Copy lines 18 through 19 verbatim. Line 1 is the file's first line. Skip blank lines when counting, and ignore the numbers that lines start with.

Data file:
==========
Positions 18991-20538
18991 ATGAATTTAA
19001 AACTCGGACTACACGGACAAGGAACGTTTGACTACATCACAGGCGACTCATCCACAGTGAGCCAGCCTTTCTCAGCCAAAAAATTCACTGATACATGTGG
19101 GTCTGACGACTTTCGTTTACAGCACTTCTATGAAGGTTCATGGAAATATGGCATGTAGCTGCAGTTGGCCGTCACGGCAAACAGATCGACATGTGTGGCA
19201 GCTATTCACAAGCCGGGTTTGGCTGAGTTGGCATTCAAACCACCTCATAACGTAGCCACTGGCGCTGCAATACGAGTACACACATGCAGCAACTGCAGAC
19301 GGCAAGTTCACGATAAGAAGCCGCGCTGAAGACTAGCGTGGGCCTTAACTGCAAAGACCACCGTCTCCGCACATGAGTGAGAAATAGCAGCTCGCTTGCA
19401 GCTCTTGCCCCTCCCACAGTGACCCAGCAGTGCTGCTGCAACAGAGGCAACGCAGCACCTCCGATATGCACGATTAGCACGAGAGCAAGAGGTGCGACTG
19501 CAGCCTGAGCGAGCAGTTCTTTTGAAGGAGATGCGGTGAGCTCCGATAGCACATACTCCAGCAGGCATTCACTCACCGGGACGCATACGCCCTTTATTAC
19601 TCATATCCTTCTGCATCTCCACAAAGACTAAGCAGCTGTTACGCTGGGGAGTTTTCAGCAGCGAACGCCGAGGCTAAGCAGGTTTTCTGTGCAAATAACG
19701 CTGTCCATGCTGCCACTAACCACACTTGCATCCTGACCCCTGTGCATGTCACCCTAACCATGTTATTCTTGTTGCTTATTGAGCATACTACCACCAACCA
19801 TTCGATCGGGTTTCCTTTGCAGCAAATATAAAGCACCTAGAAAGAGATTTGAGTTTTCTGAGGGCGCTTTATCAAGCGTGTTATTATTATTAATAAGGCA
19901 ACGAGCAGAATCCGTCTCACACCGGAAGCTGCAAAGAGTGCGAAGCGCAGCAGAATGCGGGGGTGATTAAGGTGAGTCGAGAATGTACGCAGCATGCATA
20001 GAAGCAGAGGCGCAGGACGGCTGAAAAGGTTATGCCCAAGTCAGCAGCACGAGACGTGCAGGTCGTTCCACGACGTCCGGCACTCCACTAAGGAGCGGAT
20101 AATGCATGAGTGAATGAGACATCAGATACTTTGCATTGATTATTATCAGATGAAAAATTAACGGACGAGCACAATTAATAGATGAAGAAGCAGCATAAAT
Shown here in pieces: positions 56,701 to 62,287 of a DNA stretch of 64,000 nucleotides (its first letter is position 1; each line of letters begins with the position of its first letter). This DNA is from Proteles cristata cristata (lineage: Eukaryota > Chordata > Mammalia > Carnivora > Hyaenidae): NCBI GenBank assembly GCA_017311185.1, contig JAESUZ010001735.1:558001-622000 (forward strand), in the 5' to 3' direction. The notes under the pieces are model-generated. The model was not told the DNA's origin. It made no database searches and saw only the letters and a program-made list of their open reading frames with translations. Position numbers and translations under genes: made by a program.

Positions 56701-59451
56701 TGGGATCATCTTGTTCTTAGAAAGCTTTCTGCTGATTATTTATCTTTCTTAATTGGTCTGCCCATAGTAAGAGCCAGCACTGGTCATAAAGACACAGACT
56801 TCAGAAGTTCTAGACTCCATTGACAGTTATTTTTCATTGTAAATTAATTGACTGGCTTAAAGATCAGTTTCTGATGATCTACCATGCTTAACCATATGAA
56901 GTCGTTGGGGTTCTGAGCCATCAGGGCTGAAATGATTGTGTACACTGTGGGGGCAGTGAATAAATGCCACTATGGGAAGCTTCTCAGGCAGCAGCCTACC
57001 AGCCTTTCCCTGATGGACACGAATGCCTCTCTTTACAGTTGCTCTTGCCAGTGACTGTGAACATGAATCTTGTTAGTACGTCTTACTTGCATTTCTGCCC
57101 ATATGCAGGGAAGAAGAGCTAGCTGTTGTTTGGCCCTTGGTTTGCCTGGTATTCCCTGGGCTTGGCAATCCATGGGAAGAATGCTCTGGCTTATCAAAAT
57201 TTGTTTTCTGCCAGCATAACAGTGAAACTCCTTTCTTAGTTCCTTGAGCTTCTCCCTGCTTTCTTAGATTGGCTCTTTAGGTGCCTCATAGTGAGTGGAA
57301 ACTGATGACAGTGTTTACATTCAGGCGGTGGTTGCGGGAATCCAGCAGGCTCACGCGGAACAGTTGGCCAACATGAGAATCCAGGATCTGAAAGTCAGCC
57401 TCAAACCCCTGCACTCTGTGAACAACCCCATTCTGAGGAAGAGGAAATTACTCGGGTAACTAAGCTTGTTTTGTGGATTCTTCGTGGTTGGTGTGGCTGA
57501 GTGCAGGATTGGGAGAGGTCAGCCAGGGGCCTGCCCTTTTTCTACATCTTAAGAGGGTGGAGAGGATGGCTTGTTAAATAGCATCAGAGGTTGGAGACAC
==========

56801 TCAGAAGTTCTAGACTCCATTGACAGTTATTTTTCATTGTAAATTAATTGACTGGCTTAAAGATCAGTTTCTGATGATCTACCATGCTTAACCATATGAA
56901 GTCGTTGGGGTTCTGAGCCATCAGGGCTGAAATGATTGTGTACACTGTGGGGGCAGTGAATAAATGCCACTATGGGAAGCTTCTCAGGCAGCAGCCTACC